informa
/
Mobile
Quick Hits

Researchers Unearth 167 Fake iOS & Android Trading Apps

The apps are disguised as financial trading, banking, and cryptocurrency apps from well-known and trusted organizations.

Researchers have discovered 167 counterfeit iOS and Android apps stealing money from victims while disguised as popular cryptocurrency trading, stock trading, and banking apps.

Related Content:

7 Modern-Day Cybersecurity Realities

Special Report: Assessing Cybersecurity Risk in Today's Enterprises

New From The Edge: Cybersecurity: What Is Truly Essential?

The Sophos team was asked to investigate an application by someone who was a victim of a scam that started on a social media and dating website. The fraudsters tricked their target into installing a cryptocurrency trading app by sending them a link that impersonated a Hong Kong-based trading and investment firm called GoldenWay. iOS and Android options were available.

After installation, they urged the victim to purchase cryptocurrency and transfer it into their wallet; however, they blocked the victim's account when they requested to transfer the funds.

Researchers investigating this incident found hundreds of fake trading apps — each disguised as the official trading app of a financial organization — distributed using the same infrastructure.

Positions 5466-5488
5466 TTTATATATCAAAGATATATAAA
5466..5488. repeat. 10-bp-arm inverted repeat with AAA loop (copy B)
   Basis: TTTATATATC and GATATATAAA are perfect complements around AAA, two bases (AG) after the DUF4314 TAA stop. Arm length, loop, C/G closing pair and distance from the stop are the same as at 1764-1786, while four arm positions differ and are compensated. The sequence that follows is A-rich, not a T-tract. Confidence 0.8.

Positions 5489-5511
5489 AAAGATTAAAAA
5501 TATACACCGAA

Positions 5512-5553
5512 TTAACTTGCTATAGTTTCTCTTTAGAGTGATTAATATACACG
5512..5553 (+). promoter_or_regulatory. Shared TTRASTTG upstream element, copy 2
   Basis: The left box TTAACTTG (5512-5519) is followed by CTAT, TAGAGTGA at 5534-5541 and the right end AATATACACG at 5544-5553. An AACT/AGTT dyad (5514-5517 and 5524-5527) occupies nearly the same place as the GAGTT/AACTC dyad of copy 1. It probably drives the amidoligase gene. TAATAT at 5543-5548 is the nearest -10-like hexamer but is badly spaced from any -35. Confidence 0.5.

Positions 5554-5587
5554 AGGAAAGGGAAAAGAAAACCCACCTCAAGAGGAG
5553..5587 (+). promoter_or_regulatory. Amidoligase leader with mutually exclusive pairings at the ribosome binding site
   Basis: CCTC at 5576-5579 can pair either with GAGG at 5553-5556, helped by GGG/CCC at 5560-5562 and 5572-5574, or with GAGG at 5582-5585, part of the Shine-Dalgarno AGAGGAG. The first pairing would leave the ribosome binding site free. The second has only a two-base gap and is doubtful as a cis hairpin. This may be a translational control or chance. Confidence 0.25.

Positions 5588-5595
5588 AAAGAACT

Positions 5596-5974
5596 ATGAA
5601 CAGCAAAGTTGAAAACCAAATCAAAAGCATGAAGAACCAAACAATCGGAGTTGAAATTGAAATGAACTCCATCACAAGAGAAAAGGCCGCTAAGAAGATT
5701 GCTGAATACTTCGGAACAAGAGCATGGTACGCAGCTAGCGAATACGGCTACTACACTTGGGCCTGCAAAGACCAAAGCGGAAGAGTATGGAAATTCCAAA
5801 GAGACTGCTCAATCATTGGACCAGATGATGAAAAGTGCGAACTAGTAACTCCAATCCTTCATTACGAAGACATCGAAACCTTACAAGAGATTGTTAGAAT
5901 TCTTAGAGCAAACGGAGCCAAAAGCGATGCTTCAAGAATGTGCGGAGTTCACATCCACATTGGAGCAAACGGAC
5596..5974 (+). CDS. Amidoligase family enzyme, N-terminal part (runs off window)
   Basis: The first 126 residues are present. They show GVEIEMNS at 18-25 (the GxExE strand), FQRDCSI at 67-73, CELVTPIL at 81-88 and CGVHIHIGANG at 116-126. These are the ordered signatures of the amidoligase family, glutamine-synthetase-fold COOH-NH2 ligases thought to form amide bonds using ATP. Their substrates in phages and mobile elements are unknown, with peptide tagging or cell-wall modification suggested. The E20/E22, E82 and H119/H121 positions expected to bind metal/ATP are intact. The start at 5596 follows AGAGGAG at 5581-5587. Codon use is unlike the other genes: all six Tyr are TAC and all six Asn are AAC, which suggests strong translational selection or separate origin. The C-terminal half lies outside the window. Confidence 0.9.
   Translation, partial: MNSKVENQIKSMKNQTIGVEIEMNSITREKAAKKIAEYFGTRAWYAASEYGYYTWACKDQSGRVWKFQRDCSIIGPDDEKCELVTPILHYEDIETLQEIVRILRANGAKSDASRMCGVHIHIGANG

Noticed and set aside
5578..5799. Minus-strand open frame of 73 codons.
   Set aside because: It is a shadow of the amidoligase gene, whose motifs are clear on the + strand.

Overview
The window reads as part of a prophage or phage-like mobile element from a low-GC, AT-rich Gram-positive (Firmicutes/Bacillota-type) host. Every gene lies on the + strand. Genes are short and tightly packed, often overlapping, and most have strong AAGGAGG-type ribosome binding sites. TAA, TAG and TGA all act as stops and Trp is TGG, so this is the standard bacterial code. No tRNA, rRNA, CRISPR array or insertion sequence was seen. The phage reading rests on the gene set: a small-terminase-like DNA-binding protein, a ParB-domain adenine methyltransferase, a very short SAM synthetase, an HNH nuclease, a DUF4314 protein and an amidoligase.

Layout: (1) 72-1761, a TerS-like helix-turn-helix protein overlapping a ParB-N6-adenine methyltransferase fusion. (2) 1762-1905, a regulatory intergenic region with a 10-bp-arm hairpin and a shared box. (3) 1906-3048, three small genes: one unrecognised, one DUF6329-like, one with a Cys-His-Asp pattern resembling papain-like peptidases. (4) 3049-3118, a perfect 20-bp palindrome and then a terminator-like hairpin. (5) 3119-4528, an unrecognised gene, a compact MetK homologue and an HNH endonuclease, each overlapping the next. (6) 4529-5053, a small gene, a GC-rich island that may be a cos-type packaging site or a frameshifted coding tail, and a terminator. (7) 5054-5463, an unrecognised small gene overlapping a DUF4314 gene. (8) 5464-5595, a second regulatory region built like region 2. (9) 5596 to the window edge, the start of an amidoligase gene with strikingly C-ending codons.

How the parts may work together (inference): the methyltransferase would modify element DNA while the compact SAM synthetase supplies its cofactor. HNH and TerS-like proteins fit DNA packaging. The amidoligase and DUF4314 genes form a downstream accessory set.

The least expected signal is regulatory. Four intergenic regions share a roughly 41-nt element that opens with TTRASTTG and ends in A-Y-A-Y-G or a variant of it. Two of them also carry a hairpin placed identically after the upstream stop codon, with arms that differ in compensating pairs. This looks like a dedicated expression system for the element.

In some cases, the schemes to distribute apps use social engineering through dating websites as well as websites spoofing actual companies. These websites brought victims to third-party sites delivering iOS mobile apps via configuration management schemes, iOS mobile device management payloads carrying "Web Clips," or Android apps, depending on the device. Attackers had unique ways of bypassing the Apple App Store and Google Play; researchers explain the technical details in a blog post.

It's believed these fraudulent applications are designed to exploit a growing interest in trading apps, driven by the recent increase in the value of cryptocurrencies and interest in low-cost or free stock trading.

Read the full report for more information.

Recommended Reading:
Editors' Choice
Kirsten Powell, Senior Manager for Security & Risk Management at Adobe
Joshua Goldfarb, Director of Product Management at F5